Finally, your organization needs to assign a level of risk for each threat to your ePHI. This corresponds to the likelihood of the event happening. It also reveals how damaging each threat would be if it occurred. 

Once you’ve designated a risk level for each threat, you need to document them. Then, you’ll design a strategy for corrective actions. If the threat were to occur, what would you do to mitigate the risk and ensure it doesn’t reoccur in the future?

Beyond the Risk Analysis

Performing the risk analysis isn’t only important for compliance with the risk analysis requirement. It’s also a preliminary requirement for multiple other aspects of HIPAA regulations. 

Most importantly, the risk analysis is required before you get to any “addressable” specifications. What does that mean? We’re diving into this next, so check it out.

Addressable Specifications

When you look at HIPAA regulations, you may see some specifications marked “addressable.” All organizations must complete addressable requirements. That is, unless the organization deems the specification unnecessary for the nature of its work. 

How does an organization prove that a specification isn’t necessary? You must provide the results of your risk analysis. The risk analysis results will provide evidence as to whether or not an addressable specification is appropriate in your unique case.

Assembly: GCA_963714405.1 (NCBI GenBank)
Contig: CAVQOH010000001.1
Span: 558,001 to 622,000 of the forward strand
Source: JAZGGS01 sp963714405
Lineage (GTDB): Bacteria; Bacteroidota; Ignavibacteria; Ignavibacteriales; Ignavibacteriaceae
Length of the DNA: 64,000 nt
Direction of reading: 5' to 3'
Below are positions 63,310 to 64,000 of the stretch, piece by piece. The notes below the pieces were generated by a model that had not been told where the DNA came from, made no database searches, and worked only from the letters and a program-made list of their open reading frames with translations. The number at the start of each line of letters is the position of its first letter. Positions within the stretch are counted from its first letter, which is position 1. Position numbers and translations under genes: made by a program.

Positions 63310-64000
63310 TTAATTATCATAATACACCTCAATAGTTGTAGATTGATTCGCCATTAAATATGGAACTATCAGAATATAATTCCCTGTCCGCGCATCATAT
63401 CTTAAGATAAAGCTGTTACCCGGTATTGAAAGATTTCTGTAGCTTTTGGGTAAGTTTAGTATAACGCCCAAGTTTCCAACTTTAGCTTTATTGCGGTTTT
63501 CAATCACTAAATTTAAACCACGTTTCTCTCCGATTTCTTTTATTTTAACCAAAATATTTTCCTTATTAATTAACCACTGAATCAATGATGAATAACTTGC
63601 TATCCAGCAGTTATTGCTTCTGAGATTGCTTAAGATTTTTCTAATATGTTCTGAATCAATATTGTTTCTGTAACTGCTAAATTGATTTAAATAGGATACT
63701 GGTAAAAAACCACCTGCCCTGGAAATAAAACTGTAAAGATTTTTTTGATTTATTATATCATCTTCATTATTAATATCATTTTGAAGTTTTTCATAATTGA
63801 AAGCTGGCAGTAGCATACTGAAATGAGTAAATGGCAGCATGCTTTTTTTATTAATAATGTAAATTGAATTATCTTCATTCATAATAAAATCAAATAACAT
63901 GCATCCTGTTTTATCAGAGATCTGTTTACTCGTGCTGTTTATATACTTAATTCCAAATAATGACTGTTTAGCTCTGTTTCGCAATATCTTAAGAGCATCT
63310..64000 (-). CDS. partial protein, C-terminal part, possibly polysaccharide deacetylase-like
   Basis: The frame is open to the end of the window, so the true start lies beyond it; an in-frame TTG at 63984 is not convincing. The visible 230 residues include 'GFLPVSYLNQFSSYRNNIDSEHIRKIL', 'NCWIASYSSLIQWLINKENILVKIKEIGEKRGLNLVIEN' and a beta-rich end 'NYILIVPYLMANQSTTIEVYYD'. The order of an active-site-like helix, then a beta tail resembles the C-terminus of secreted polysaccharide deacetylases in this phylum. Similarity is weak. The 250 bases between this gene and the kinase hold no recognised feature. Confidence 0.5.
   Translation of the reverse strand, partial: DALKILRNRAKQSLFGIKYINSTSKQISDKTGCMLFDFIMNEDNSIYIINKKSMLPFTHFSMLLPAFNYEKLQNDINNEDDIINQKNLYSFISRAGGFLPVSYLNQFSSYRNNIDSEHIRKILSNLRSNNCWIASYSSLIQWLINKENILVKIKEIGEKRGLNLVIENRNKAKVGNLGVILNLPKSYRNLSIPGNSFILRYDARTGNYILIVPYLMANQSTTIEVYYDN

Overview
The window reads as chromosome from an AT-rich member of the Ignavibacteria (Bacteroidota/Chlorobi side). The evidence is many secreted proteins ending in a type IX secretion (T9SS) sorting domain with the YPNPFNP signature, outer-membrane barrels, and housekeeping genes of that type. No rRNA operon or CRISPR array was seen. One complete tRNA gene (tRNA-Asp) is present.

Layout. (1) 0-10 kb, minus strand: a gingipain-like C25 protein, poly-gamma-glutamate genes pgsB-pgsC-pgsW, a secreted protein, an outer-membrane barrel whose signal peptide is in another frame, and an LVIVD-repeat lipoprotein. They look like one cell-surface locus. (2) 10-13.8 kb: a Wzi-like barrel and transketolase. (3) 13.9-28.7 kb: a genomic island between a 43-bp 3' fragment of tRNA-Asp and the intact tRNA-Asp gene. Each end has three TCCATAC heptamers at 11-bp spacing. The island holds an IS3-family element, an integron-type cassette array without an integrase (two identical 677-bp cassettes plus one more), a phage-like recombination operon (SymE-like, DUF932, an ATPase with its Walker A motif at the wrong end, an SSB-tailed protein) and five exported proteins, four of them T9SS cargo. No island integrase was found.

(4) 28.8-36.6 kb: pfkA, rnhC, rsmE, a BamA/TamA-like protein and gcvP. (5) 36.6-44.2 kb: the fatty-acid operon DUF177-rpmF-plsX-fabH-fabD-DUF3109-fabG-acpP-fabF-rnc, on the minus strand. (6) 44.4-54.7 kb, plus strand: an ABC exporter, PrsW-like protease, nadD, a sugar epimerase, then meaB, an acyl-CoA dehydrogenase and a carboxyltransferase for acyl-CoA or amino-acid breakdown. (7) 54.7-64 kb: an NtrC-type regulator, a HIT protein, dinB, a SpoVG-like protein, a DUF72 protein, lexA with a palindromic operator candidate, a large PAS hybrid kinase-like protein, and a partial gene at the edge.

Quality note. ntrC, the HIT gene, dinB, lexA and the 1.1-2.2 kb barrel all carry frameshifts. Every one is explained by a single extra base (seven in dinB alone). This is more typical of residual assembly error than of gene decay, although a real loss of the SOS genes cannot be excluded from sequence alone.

HIPAA Security Suite Can Do Your Risk Assessment For You

A HIPAA risk analysis isn’t just vital to avoiding hefty fees for violations. It’s also important for building trust with your patients. 

Are you too busy saving lives to do your risk analysis yourself? You’ve come to the right place then because HIPAA Security Suite’s expert IT staff can do it for you. Learn more about our services and stop worrying about losing profits for preventable HIPAA mistakes!

 
 

HIPAA Security Reminders

 

HIPAA Security Suite has developed a weekly HIPAA Security Reminder series that’s FREE for all of us who are responsible for, or engaged in, the use and protection of PHI.

Pursuant to Section 164.308(a)(5) of the HIPAA Security Rule, the Standard states: Implement a security awareness and training program for all members of its workforce (including management).

This standard is part of our Best Practices Recommendations for HIPAA Security Suite users, but it’s available for FREE to anyone who wants to comply with HIPAA using the easiest, best tools available.